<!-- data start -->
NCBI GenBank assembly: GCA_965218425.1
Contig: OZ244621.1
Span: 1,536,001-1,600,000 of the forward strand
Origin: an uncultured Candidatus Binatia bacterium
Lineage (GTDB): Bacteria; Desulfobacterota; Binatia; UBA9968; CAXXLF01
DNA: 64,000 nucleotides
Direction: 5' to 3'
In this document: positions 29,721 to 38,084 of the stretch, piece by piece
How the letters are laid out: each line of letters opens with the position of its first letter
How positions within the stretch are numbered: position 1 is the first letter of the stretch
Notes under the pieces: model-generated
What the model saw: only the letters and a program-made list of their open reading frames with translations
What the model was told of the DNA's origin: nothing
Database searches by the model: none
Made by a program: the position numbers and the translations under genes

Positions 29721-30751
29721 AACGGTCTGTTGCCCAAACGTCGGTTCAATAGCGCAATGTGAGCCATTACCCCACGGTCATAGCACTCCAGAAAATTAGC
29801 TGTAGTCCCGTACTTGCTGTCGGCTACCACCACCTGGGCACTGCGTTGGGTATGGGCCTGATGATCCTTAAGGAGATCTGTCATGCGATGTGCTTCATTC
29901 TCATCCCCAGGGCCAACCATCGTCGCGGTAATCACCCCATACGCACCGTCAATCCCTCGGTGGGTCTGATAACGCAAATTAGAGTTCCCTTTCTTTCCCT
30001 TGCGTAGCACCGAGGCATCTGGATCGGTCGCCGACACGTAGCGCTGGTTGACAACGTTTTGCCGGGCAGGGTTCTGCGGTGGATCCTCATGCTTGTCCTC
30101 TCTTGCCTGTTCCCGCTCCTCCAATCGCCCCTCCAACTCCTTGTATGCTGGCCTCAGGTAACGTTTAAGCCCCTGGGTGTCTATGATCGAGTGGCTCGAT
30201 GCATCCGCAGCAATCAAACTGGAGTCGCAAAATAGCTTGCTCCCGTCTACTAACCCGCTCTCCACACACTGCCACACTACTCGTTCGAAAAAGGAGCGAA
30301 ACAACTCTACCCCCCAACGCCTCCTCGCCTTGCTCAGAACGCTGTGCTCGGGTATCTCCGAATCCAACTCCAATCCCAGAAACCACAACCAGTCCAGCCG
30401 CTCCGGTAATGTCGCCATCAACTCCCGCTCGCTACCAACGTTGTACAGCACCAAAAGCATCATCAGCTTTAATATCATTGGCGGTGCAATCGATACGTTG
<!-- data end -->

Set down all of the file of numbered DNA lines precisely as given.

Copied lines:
NCBI GenBank assembly: GCA_965218425.1
Contig: OZ244621.1
Span: 1,536,001-1,600,000 of the forward strand
Origin: an uncultured Candidatus Binatia bacterium
Lineage (GTDB): Bacteria; Desulfobacterota; Binatia; UBA9968; CAXXLF01
DNA: 64,000 nucleotides
Direction: 5' to 3'
In this document: positions 29,721 to 38,084 of the stretch, piece by piece
How the letters are laid out: each line of letters opens with the position of its first letter
How positions within the stretch are numbered: position 1 is the first letter of the stretch
Notes under the pieces: model-generated
What the model saw: only the letters and a program-made list of their open reading frames with translations
What the model was told of the DNA's origin: nothing
Database searches by the model: none
Made by a program: the position numbers and the translations under genes

Positions 29721-30751
29721 AACGGTCTGTTGCCCAAACGTCGGTTCAATAGCGCAATGTGAGCCATTACCCCACGGTCATAGCACTCCAGAAAATTAGC
29801 TGTAGTCCCGTACTTGCTGTCGGCTACCACCACCTGGGCACTGCGTTGGGTATGGGCCTGATGATCCTTAAGGAGATCTGTCATGCGATGTGCTTCATTC
29901 TCATCCCCAGGGCCAACCATCGTCGCGGTAATCACCCCATACGCACCGTCAATCCCTCGGTGGGTCTGATAACGCAAATTAGAGTTCCCTTTCTTTCCCT
30001 TGCGTAGCACCGAGGCATCTGGATCGGTCGCCGACACGTAGCGCTGGTTGACAACGTTTTGCCGGGCAGGGTTCTGCGGTGGATCCTCATGCTTGTCCTC
30101 TCTTGCCTGTTCCCGCTCCTCCAATCGCCCCTCCAACTCCTTGTATGCTGGCCTCAGGTAACGTTTAAGCCCCTGGGTGTCTATGATCGAGTGGCTCGAT
30201 GCATCCGCAGCAATCAAACTGGAGTCGCAAAATAGCTTGCTCCCGTCTACTAACCCGCTCTCCACACACTGCCACACTACTCGTTCGAAAAAGGAGCGAA
30301 ACAACTCTACCCCCCAACGCCTCCTCGCCTTGCTCAGAACGCTGTGCTCGGGTATCTCCGAATCCAACTCCAATCCCAGAAACCACAACCAGTCCAGCCG
30401 CTCCGGTAATGTCGCCATCAACTCCCGCTCGCTACCAACGTTGTACAGCACCAAAAGCATCATCAGCTTTAATATCATTGGCGGTGCAATCGATACGTTG